Glendoe

  • Category: Renewables
  • Energy type: Hydro
  • Project type: Asset

Generation at the Glendoe hydro electric scheme near Loch Ness, re-started in August 2012.

Restoration of generation follows the completion of the work undertaken at Glendoe following its interruption in August 2009 as a result of a rock fall in the tunnel carrying water from the scheme reservoir to the power station.

Glendoe's main operational feature is that it is able to start generating electricity at full capacity in just 90 seconds and can therefore help to meet changes in demand and provide flexible balancing power supporting variable wind generation.

  • Located near Fort Augustus, Highlands
  • 100MW capacity

More information

Power from the Glens

Scottish Hydro Electric, then known as the North of Scotland Hydro Electric Board and now part of SSE, was established by an Act of Parliament in 1943.

It was to be responsible for generating, transmitting, distributing and supplying electricity throughout the north of Scotland, including the Highlands and Islands. This covers about 25% of the total land area of Britain but just 3% of the population. The region contains Britain’s highest mountains and largest inland lochs which, combined with high rainfall, make hydro electricity viable.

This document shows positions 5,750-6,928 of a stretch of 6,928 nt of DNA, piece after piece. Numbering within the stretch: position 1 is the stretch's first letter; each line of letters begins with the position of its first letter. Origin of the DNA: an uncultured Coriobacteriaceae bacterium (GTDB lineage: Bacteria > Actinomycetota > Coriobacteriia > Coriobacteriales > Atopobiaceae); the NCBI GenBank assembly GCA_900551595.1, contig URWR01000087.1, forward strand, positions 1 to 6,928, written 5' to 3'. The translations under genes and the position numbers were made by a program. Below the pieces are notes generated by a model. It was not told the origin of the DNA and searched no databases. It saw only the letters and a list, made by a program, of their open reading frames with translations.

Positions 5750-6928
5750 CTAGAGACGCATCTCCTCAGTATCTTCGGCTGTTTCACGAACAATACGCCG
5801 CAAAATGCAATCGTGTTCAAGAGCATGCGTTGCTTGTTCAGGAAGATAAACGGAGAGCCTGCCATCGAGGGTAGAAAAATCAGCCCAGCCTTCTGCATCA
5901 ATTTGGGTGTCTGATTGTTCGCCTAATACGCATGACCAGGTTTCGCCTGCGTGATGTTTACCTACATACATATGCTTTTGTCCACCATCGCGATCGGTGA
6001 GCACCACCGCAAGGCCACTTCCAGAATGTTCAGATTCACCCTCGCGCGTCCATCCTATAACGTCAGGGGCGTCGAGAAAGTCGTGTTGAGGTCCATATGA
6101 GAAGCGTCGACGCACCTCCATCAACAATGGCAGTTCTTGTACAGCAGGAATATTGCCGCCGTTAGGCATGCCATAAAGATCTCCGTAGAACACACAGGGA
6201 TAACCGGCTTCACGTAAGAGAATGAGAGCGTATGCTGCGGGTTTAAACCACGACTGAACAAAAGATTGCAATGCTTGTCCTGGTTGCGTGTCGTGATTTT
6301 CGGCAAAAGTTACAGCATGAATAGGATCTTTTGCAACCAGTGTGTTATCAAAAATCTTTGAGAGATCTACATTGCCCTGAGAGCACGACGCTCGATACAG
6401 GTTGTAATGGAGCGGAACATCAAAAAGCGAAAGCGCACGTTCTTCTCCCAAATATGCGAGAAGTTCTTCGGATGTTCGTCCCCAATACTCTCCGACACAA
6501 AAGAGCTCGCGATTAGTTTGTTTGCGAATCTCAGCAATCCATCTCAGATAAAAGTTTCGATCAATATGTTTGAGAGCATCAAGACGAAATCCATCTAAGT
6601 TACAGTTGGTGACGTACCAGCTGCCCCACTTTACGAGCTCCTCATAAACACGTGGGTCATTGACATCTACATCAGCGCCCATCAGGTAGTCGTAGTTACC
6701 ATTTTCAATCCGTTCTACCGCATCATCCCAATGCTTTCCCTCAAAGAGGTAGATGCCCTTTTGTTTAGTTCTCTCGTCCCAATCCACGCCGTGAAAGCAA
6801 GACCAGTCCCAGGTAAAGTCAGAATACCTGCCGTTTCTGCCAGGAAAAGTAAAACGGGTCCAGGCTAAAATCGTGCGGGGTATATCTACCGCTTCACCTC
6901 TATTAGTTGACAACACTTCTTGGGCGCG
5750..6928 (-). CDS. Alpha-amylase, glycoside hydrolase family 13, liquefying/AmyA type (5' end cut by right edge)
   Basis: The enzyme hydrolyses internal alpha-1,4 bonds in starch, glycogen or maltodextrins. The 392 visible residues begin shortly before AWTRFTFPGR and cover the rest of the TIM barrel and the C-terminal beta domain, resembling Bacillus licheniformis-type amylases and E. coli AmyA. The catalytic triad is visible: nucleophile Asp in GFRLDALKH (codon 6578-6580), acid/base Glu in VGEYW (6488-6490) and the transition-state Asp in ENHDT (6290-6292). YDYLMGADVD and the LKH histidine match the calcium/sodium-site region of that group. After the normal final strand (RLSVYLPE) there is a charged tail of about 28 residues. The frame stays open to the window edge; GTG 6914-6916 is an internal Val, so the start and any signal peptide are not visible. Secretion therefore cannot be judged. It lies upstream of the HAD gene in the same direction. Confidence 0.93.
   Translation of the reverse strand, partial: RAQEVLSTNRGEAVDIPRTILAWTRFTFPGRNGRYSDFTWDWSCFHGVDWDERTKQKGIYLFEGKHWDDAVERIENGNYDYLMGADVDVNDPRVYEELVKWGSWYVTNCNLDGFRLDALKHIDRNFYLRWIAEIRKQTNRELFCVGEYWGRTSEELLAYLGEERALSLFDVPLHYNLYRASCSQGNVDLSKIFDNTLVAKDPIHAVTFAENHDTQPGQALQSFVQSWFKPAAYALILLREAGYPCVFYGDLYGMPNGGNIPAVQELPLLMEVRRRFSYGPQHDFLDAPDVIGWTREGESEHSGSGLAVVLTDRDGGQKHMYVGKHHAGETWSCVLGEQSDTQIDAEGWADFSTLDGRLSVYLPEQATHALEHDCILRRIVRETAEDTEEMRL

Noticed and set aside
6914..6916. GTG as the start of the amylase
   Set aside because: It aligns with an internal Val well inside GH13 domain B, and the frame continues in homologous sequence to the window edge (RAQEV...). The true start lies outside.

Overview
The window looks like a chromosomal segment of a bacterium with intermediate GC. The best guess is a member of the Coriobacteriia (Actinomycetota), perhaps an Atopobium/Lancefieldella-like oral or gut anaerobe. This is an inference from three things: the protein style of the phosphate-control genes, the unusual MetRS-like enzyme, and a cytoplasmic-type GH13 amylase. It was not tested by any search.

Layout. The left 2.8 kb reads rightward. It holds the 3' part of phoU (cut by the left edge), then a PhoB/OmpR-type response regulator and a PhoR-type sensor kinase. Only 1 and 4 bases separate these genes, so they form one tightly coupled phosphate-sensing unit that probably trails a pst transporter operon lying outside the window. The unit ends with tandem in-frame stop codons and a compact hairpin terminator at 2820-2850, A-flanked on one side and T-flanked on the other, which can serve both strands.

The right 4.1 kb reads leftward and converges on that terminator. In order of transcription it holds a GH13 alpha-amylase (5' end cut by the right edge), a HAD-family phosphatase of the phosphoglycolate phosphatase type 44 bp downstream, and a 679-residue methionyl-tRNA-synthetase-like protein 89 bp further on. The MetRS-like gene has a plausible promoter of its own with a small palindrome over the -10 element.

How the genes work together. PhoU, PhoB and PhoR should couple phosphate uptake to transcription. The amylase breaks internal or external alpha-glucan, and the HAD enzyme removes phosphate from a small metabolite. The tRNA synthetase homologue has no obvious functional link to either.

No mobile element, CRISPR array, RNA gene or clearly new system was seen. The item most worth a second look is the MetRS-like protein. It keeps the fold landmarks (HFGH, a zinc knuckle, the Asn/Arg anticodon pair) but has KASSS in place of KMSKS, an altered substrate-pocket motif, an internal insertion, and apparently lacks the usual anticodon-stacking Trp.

Hydro electricity is produced using the power of running water to turn the turbines of generating sets in power stations. The technology dates back to the late 19th Century when the first privately owned hydro electric power stations were built to power the aluminium smelting industry and to provide local electricity supplies. But it took the vision of one man, Tom Johnston, the Secretary of State for Scotland in Churchill's wartime coalition government, to bring power from the glens for the benefit of all. At the time, it was estimated that just one farm in six, and one croft in a hundred, had electricity. Today, virtually every home in Scotland has mains electricity.

Today, hydro electricity, together with wind farms and emerging technologies such as wave and tidal power, is helping the country meet its commitment to provide increasing amounts of energy from renewable sources. A major refurbishment programme of Scottish Hydro Electric’s hydro stations has ensured these wonderful assets can produce clean electricity for the nation for decades to come.

This booklet is dedicated to the memory of the ‘Hydro Boys’ whose legacy is the largest source of renewable energy in the country.